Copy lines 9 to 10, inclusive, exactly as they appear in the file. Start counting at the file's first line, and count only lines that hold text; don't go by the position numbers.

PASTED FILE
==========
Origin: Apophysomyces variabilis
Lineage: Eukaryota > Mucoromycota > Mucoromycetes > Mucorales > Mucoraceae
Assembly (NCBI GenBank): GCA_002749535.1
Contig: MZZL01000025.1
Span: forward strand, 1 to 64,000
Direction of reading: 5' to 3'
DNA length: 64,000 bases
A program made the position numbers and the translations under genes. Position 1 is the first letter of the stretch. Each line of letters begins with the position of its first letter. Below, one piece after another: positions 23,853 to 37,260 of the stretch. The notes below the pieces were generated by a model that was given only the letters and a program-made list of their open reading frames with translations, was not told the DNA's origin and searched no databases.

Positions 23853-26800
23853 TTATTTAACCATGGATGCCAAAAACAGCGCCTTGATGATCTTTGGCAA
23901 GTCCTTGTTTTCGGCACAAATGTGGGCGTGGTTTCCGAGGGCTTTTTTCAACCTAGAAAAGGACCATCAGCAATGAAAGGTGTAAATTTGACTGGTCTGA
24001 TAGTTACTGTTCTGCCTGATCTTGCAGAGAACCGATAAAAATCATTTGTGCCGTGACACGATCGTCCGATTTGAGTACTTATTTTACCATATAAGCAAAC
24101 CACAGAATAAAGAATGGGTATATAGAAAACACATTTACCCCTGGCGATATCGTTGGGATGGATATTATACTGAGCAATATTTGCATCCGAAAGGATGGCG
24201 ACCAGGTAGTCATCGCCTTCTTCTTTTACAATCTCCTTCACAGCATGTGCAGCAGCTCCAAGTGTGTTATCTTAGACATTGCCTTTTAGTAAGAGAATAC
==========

Positions 23853-26800
23853 TTATTTAACCATGGATGCCAAAAACAGCGCCTTGATGATCTTTGGCAA